Characteristics of Skin, Soft Tissue Infections Requiring High-Level Care

Share this content:
Researchers found that there is little evidence that the increased admission rates improve outcomes, particularly with the availability of various means to administer parenteral antibiotics to outpati
Researchers found that there is little evidence that the increased admission rates improve outcomes, particularly with the availability of various means to administer parenteral antibiotics to outpati

Data published in the Annals of Emergency Medicine identified a limited number of simple clinical characteristics that appear to identify skin and soft tissue infections that require high-level inpatient services.

A noncurrent review of existing records identified emergency department patients treated for skin and soft tissue infections. The presence or absence of select criteria was recorded for each case, along with whether the patient needed high-level care (defined as intensive care unit admission, operating room surgical intervention, or death as the primary outcome). Recursive partitioning was then applied to identify the principal criteria associated with high-level care.

Of 2923 patients identified via records review, 84 experienced high-level events. The variables associated with these events were abnormal computed tomography, magnetic resonance imaging, or ultrasonographic imaging result; systemic inflammatory response syndrome; history of diabetes; previous infection at the same location; age >65 years; and an infection involving the hand. Each patient receiving high-level care had 1 or more of these variables present.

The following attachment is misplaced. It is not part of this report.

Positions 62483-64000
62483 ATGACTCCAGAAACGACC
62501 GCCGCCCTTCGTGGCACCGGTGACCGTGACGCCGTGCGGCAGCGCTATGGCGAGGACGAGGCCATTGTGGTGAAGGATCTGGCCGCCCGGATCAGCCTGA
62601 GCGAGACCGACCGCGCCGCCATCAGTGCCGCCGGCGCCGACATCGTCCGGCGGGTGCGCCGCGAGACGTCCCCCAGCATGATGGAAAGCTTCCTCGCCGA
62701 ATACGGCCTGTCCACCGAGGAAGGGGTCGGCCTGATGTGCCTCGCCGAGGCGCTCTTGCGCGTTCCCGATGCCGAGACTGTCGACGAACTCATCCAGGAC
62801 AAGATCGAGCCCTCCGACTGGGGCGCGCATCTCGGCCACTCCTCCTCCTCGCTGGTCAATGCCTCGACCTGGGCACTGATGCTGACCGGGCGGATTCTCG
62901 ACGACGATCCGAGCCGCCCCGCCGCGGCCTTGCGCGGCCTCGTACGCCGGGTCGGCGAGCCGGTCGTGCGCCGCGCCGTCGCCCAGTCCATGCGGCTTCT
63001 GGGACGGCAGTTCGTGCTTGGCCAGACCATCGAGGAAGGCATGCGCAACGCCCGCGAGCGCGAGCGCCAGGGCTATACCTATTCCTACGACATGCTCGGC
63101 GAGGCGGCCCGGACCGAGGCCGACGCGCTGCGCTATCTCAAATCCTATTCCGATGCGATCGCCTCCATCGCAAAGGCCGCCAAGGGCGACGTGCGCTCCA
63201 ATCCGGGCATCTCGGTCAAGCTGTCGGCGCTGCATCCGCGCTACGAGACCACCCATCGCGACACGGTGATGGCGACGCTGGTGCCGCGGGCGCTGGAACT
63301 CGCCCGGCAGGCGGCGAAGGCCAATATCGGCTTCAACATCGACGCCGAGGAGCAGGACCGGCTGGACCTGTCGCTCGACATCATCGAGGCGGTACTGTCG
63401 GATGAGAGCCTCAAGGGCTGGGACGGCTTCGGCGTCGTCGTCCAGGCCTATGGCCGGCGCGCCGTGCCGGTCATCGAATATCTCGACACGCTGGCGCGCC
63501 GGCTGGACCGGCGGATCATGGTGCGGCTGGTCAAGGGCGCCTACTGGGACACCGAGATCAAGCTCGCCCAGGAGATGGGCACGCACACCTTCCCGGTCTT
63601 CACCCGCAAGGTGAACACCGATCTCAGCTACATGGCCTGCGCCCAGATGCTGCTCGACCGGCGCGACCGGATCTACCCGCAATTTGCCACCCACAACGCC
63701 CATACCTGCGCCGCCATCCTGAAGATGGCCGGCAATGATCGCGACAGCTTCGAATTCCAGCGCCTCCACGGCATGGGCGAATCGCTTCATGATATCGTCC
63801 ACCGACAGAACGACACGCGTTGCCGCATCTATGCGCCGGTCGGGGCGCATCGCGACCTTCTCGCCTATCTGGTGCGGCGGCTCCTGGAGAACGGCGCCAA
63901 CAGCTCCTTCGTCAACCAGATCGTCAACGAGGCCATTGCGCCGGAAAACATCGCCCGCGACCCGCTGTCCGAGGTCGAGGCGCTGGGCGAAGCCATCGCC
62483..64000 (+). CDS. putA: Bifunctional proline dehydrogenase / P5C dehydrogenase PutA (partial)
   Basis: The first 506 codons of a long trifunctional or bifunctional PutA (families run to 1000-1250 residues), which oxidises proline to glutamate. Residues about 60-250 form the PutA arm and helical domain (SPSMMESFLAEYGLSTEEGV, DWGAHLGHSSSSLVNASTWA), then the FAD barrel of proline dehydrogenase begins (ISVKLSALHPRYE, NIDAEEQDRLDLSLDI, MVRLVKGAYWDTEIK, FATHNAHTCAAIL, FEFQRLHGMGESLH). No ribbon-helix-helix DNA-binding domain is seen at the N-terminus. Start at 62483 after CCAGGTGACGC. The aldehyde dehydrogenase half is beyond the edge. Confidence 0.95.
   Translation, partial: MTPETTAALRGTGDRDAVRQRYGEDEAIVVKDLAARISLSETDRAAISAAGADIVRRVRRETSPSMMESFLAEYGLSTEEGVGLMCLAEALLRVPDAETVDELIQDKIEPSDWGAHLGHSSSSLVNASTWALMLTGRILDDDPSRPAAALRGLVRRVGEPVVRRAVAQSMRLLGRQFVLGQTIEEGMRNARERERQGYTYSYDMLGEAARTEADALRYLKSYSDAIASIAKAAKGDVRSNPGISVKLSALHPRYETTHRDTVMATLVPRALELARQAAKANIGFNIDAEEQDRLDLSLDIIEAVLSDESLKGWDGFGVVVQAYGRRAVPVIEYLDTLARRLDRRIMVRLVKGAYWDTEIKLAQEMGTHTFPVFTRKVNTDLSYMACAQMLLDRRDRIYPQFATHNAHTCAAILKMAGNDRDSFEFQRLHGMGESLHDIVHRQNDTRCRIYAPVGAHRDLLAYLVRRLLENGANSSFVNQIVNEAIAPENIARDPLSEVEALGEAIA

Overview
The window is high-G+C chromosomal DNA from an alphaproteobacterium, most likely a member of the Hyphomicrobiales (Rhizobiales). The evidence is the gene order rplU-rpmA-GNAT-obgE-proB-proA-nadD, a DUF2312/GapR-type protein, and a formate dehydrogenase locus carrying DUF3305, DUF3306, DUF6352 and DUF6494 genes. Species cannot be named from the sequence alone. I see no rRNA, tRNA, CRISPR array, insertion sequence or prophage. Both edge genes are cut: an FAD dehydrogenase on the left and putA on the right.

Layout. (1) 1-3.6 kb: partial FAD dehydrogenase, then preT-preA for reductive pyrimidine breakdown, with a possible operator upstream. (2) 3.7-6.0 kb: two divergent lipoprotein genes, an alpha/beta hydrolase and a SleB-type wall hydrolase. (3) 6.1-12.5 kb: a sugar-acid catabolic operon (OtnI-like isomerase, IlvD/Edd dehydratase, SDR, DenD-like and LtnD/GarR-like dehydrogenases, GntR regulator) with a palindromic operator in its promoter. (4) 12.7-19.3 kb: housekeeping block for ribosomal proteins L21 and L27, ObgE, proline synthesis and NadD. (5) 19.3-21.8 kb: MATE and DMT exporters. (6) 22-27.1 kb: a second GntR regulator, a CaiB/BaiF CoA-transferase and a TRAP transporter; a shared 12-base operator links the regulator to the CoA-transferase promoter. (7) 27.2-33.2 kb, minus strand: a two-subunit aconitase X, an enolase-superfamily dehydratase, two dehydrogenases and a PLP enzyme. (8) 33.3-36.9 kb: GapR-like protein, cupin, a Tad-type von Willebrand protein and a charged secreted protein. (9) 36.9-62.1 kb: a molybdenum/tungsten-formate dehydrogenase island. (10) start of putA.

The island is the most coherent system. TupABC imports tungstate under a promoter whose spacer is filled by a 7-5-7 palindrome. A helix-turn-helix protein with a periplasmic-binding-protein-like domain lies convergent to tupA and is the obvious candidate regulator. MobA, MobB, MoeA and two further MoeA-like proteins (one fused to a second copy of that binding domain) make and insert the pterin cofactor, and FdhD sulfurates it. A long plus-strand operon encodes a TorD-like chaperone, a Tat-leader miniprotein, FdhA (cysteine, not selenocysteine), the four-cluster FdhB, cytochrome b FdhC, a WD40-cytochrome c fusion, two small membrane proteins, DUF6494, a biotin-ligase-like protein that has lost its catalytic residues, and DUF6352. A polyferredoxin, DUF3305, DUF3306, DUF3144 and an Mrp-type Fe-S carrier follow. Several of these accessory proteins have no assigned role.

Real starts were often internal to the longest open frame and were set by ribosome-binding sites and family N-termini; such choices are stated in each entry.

The study investigators hypothesized that although hospitalization is likely to be of benefit for those in need of high-level services and those with specific concurrent conditions, it is likely of little benefit to those with mild systemic responses or those receiving parenteral antibiotic therapies. However, they noted that their research does not address "the unquantifiable benefit from observation and other supportive care that is inherent with hospitalization." For example, inpatients are likely to demonstrate better medication adherence and hydration. The study investigators also acknowledged that hospitalization may not be the most cost-effective method of providing this supportive care.

The study authors concluded that it is possible, using a limited set of criteria, to identify those skin and soft tissue infections that require high-level inpatient care, but future work is still needed to determine whether it is safe to discharge patients not exhibiting these criteria.

Reference

Mower WR, Kadera SP, Rodriguez AD, et al. Identification of clinical characteristics associated with high-level care among patients with skin and soft tissue infections [published online November 9, 2018]. Ann Emerg Med. doi: 10.1016/j.annemergmed.2018.09.020.

You must be a registered member of Infectious Disease Advisor to post a comment.

Sign Up for Free e-newsletters